of hiding behind a role or some old rule—this is something that I think Jim Autry’s poetry really captures. If, in a workplace, and someone comes to you with a deep need and you can only respond with, “Well, this is the policy.” Or, “I’m sorry. I’d love to make an exception, but if I make an exception for you I’d have to make an exception for everybody.” It’s just one of the most crippling phrases and thoughts we have in our society. You know, we just can’t seem to respond at the level of the individual. We think that if we do, everyone else will be angry at us or want the same thing, yet it’s not how life is at all. It is about what George Bailey did, that individual response, in the moment where he let his heart open and lead him. And when you do that you don’t actually feel that you are sacrificing something. It’s really interesting that when you are responding as your heart leads you, you are actually deeply satisfied even though, as in the case of George Bailey, it led him to an entirely different life. It didn’t lead him away from Bedford Falls, and it didn’t lead him out into the world. His heart just kept him responding to current crises at home. But I don’t think in those moments that we experience it as sacrifice. We experience it as very fulfilling always to just respond to a person who needs something. What I see in organizations are the boxes of our understandings of who we can be for each other. And those boxes in our organizations, which are also boxes of the psyche, really make it impossible for most people to act spontaneously the way George Bailey did, to just help when help is needed. When there’s a crisis of any kind, whether it’s a crisis like in that movie, or in real life like the crisis we’ve recently gone through, we don’t see people hesitating to figure out how to serve. People don’t hesitate; they just hope that what they’re doing at a very instantaneous and spontaneous level will help somebody else. What I think about crises is that it’s an easy opportunity to see how good we are, spontaneously. But if you look at life in organizations. it’s amazing how fear-based they are, so that we are afraid of spontaneity. We are afraid of people’s spirits, actually. We are afraid that if we give people any room they’ll go off on some crazy direction with the work. I encounter this all the time. A manager will say, “We can’t just give people choice here, we can’t give people enough room to define meaningful work for themselves because God knows what they’ll do.” We always assume that they’ll take the organization in a completely different direction. We are so afraid of each other that we want to box it into a plan, to a job description. And the loss of that, what we lose with that fear of each other, is extraordinary. I am frequently struck by the great tragedy of how we have constructed work, the great loss. We’ve made it so hard to be in good relationships, we’ve made it so hard for people to contribute, we’ve made it so difficult for people to think well of themselves and then we say, “As a leader I’ll come and I’ll pump you up and I’ll give you my vision, I’ll make you feel we can do it.” But it’s not based on a deep love of who people are, a deep respect. As a leader, how do you pump up what has been killed? I actually had an experience of this on a symbolic level. I was with a group of nuns in a chapel and one of them fainted, and before the medics came (apparently this was not unusual, because she had some sort of condition) nobody panicked. They called 911, but before help got there we just sat there in prayer for this person as other sisters went up and held her—it was all very gentle. And then the medics rushed in and they had oxygen and they had defibrillators, all sorts of high tech equipment, and they surrounded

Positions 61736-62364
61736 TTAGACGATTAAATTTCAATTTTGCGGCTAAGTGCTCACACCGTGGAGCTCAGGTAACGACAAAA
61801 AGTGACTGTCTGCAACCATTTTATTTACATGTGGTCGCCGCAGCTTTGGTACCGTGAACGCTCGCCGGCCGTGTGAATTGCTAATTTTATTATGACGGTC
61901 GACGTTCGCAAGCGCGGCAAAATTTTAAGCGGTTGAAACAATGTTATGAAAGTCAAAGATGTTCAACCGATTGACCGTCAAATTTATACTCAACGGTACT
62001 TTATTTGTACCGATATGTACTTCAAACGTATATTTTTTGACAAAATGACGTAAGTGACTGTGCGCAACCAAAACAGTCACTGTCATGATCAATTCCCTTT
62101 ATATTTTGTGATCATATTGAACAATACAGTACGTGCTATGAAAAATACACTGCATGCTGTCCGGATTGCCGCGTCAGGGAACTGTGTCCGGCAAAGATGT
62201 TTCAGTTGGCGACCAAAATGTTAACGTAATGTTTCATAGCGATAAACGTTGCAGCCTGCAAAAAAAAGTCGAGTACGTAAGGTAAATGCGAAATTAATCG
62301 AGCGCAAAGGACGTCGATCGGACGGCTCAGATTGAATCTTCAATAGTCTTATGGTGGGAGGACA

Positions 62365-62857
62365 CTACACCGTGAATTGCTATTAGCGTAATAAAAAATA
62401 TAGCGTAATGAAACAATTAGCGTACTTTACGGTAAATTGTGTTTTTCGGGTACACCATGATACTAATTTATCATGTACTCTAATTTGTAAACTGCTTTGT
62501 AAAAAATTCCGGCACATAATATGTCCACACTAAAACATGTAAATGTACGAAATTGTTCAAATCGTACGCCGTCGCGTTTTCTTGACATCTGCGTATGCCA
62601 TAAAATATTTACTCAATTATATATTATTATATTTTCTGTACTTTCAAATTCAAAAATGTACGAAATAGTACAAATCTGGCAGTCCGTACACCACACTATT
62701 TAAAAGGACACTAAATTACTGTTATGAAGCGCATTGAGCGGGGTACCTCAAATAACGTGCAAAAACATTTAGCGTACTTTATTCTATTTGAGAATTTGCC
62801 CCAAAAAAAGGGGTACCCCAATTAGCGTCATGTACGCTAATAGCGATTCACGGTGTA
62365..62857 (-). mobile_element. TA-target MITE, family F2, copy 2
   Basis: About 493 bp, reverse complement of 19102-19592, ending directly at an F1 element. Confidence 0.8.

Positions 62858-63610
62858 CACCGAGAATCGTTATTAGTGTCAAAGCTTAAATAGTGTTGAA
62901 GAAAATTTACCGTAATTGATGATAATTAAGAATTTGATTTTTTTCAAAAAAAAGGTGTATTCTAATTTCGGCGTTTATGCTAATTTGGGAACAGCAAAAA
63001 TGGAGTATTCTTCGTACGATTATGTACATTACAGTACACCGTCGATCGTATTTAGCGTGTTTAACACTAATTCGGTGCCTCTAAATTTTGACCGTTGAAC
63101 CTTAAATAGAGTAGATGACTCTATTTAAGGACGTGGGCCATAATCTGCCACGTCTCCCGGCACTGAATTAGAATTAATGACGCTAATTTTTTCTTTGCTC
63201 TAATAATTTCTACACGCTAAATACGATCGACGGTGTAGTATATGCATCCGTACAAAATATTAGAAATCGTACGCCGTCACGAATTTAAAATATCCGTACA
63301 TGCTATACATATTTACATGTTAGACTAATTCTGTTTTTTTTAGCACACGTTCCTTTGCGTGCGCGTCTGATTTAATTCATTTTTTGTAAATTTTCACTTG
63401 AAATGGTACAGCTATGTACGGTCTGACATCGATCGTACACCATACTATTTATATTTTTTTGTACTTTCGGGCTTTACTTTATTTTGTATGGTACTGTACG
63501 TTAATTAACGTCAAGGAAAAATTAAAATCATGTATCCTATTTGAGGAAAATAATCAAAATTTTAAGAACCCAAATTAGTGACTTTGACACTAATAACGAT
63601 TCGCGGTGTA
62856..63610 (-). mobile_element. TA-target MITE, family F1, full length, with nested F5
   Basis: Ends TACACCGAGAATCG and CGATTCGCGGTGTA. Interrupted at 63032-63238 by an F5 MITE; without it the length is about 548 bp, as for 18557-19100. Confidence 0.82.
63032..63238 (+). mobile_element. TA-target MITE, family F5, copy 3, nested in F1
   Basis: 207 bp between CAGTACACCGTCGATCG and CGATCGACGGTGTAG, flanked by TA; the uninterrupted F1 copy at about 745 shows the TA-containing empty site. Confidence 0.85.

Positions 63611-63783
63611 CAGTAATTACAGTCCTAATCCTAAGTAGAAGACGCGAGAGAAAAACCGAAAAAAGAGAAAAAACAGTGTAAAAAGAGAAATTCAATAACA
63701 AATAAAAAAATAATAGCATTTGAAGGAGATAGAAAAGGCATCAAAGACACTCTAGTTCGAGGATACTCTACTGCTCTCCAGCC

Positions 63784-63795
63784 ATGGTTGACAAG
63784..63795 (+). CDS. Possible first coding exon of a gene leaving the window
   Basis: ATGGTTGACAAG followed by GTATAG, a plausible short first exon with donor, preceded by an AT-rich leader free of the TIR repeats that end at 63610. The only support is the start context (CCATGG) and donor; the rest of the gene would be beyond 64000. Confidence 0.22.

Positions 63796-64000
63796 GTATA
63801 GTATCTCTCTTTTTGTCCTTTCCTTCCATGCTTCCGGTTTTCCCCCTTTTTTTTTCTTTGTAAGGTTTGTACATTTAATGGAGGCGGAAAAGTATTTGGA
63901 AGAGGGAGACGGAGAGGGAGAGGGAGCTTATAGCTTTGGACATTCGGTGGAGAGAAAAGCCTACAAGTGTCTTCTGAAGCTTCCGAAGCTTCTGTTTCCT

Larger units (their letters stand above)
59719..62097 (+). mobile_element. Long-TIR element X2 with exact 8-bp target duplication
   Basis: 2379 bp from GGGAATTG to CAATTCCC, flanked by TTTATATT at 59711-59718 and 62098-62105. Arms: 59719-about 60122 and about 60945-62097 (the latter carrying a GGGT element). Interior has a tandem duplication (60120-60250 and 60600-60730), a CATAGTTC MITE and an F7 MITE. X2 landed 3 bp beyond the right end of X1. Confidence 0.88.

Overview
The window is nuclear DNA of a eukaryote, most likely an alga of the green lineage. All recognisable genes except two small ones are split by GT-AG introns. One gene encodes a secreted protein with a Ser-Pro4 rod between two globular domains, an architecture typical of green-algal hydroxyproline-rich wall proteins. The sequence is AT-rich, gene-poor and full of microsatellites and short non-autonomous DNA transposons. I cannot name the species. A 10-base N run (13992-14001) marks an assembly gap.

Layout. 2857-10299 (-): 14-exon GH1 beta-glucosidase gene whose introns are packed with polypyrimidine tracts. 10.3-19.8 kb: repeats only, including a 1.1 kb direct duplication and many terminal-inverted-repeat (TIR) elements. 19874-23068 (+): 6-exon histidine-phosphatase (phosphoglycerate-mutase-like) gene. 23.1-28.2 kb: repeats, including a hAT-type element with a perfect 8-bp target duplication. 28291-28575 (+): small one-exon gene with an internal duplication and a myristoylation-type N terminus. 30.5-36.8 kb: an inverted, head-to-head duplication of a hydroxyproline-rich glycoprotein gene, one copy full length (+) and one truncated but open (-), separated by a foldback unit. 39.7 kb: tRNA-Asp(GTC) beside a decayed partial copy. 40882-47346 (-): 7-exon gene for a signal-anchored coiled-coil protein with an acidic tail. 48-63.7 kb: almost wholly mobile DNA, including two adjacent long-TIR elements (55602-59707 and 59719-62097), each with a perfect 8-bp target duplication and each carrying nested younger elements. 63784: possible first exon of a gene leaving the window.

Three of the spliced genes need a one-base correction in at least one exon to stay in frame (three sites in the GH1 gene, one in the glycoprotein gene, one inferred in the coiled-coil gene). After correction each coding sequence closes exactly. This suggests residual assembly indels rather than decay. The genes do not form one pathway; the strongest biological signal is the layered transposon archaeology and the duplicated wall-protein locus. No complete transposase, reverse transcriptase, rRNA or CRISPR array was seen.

this woman and just started clamping machines on to her body and then pumping in oxygen. I thought they were blowing up a balloon! The symbology of it for me is that we are in our organizations and we’ve actually created a lot of death and destruction and a complete loss of people’s confidence in themselves. Leaders don’t have confidence in people. And then we rush in with this high tech machinery, and just try and pump up people and motivate them with a new initiative or a new computer system or a new leadership vision. But what goes on in organizations is often not based on people being human. It’s based on people being objects to be used for the accomplishment of goals of a very utilitarian kind. “Whom do we serve as leaders?” I’ve asked that question of a lot of people. Whom do we serve? We are serving human beings. That is a radical shift in this culture at this time. But we are serving human beings, and the best way to know who another human being is, is to notice yourself fully, what you need, what’s meaningful to you, what gives you heart in your work. If we could just notice our own humanness it would be a very big step forward to being able to relate to other people. If we are a leader, especially if we notice our own humanness, we notice that we have spirit, we notice that we have questions of meaning. I think all of the work that is done in helping leaders to wake up to their own humanity and their own spirituality is very essential work. It also keeps us away from using servant-leadership as the next instrument of control. Larry Spears: There’s one more theme in “It’s a Wonderful Life” that strikes me. There is a Quaker phrase, “Speaking truth to Power”. Have you found ways in your work to encourage people to lovingly confront the people in power when things are not right and need to be addressed, but in a way that also honors those in power as human beings? Margaret Wheatley: I have. In the past I have relied on processes that would allow people to listen to each other, and I haven’t relied on what I would rely on now, which is personal courage. I was just reading a survey of 50,000 workers in which half of them said they’d never dream of speaking up at work. And we are dealing with many, many years now of people having tried to give voice to their concerns and then being met with rebuff or ridicule or being told, “It’s not your job!” And so we have had now for a long time an incredibly dependent work force that is quite hostile. So we get Dilbert! Dilbert is the best representative of our deep cynicism for all those years of disrespect and maltreatment. People say to themselves, “Well, I’m not going to tell them anything, because they don’t listen and they’re a bunch of idiots, and I tried and it didn’t work.” We have our own internal conversation that keeps us from stepping forward. But then as employees we just get angrier and angrier and sometimes that erupts at meetings. This sometimes happens if there’s a leader who says, “Well, I really want to find out what the pulse of the organization is. I’m going to start doing breakfast meetings”. And then all they get is grief from people. I think it’s one of the worst things you can advise a leader to do, especially if you know there’s all that pent up anger. What I found works is if I can shift the content of the conversation and the dynamic, so as to move it from cynicism and anger to something more helpful. To do this, I change who is in the conversation. If the organization is struggling with something, and it’s stayed within a certain level of employees and the boss, or we are trying to think through an issue but it’s just our small little team; whenever we’re stuck, then is the time to invite people in